The city of Port Townsend needs fire and emergency medical services, and Proposition 1 on the Feb. 12 special election ballot would solidify its relationship with East Jefferson Fire Rescue District 1.
We recommend a yes vote from city voters to be annexed into the fire district service territory, an action that would equalize the rates city and county residents pay for both fire and EMS levies. A yes vote would also let city residents vote for fire district commissioners and pave the way toward an August ballot measure to expand the fire board from the current three at-large members to five members elected by districts, two of which would be entirely within city limits.
This fire annexation issue is a complicated one more than a decade in the making. The city dissolved its own fire department in 2007 and has since had a contract with East Jefferson Fire Rescue to provide those services. The city planned from the beginning to be included into fire district territory, but state law requires voter approval.
County residents who live in the fire district pay voter-approved rates for fire and EMS levies, which are itemized in their individual property tax bills. City residents pay for fire and EMS services based on a council-approved general property tax levy and a special-purpose property tax levy. That money goes into the city general fund before it’s allocated to the fire district. Annexation would simplify that process and eliminate the city’s special-purpose tax levy.
Here’s where it gets a little tricky. The city will retain in its general property tax — it can’t eliminate the tax due to state laws — the annual portion, $908,000 in 2018, allocated to the fire district, even though annexation will provide a different funding source for the district.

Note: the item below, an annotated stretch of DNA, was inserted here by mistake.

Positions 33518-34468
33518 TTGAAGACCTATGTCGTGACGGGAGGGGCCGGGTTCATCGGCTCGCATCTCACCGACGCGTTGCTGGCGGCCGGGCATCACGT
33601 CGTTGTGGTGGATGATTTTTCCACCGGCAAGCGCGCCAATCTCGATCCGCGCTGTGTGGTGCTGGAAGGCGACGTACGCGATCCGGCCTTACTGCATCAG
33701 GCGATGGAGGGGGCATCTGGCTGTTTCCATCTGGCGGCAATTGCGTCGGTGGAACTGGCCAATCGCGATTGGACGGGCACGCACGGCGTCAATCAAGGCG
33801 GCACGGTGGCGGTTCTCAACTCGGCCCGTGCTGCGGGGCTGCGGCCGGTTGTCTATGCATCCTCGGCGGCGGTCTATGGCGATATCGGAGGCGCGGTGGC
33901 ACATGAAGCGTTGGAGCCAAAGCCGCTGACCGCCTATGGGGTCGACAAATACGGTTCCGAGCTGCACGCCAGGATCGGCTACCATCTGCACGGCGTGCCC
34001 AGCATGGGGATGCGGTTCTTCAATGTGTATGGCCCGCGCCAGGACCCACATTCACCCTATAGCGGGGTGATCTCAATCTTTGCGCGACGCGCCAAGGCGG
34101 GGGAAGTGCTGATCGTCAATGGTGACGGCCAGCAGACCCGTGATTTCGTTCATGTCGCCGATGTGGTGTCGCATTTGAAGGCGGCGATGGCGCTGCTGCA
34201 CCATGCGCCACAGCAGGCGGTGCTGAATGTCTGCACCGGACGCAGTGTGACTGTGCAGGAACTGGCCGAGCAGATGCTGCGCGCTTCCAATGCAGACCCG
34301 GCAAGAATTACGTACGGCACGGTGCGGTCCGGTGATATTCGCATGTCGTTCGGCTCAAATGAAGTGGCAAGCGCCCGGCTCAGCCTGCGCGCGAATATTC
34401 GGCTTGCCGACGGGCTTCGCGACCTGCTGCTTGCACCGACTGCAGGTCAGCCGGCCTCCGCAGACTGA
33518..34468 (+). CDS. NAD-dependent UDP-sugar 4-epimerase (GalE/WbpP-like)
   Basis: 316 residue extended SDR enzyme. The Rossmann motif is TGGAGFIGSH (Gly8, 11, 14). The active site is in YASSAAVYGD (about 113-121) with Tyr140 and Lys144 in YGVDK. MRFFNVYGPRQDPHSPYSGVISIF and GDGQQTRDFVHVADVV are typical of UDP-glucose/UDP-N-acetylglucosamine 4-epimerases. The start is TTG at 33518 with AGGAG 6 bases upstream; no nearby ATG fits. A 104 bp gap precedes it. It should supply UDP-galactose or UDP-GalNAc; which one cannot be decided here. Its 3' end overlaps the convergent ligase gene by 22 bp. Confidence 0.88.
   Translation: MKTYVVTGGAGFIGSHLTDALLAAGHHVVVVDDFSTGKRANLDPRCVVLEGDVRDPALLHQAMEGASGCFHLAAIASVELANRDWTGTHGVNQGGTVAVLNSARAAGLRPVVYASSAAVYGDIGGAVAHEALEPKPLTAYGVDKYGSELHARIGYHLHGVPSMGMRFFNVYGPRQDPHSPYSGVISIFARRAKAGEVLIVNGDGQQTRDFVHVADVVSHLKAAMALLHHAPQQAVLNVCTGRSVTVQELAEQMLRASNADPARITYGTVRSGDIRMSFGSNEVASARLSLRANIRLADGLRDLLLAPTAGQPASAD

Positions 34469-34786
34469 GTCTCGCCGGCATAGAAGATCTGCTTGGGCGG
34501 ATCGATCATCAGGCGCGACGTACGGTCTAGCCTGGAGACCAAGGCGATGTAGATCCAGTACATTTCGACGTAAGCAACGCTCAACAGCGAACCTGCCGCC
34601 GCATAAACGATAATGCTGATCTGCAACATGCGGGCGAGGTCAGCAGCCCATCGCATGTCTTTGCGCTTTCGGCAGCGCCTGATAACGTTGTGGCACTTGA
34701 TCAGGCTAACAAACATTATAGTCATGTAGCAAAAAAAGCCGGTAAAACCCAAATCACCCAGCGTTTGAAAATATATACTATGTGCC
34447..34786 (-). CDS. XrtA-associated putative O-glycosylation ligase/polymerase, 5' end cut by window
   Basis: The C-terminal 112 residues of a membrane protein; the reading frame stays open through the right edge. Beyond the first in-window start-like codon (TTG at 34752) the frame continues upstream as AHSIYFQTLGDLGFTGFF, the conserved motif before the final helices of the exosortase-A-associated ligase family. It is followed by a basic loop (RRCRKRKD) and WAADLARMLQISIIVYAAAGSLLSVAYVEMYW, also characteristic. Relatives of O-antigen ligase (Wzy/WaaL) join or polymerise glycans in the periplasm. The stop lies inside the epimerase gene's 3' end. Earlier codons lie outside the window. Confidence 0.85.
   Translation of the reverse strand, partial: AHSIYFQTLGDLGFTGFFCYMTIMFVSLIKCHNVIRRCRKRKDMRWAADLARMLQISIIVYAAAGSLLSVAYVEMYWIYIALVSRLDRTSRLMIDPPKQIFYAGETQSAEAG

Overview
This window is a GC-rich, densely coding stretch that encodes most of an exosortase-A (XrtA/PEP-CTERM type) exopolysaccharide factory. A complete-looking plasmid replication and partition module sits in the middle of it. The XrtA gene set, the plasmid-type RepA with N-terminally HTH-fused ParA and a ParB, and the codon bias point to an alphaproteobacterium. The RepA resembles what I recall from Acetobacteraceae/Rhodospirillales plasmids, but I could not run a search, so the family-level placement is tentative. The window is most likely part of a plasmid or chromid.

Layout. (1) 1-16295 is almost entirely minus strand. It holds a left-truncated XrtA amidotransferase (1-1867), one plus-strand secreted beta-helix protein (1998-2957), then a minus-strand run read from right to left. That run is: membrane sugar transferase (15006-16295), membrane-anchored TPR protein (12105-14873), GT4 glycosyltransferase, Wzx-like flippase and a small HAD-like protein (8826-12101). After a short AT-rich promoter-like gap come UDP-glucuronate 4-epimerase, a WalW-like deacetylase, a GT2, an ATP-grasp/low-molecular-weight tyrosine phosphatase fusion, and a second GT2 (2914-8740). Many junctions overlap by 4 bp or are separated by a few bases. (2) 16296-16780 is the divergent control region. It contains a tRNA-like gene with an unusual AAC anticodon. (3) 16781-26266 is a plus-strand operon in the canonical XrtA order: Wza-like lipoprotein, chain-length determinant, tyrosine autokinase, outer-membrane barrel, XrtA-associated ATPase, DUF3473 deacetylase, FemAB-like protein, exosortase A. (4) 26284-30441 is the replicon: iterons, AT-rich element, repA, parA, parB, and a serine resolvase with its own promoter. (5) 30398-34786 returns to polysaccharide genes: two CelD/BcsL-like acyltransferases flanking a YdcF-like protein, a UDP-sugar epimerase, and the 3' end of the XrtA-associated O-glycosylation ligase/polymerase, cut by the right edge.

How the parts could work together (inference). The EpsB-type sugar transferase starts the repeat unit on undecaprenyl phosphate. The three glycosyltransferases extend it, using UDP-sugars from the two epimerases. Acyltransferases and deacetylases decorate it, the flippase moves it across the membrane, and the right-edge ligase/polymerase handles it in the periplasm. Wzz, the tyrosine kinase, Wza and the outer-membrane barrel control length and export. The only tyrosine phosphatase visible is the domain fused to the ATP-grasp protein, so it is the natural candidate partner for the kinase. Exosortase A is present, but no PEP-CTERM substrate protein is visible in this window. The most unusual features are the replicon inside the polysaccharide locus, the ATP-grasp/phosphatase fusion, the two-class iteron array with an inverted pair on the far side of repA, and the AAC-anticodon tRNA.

However, the city council passed a resolution last year to halt collection of that portion in 2019 and 2020 if the annexation measure passes. Consequently, city property taxes would decrease slightly during those two years.
In addition, the council has put limitations on how those funds can be spent when collection resumes in 2021. The money could be spent only on capital projects that include roads, parks and affordable housing. And the city could only collect up to 33 percent of the total in 2021 , then 66 percent 2022, before it could collect the whole amount in 2023.
Each year there would be a process for public input before the council approves the use of the funds. The council also could choose not to collect the funds at all.
Should the annexation vote fail, the city would continue to contract its fire and EMS services with East Jefferson Fire Rescue, and it would continue both the property tax levy and the special-purpose levy. But the city runs the risk of falling out of balance with the county in terms of the payment per capita, and it is obligated to keep up with paying the fire district.
Annexation of the city property into the fire district is an overall benefit to our region’s public safety and should be approved.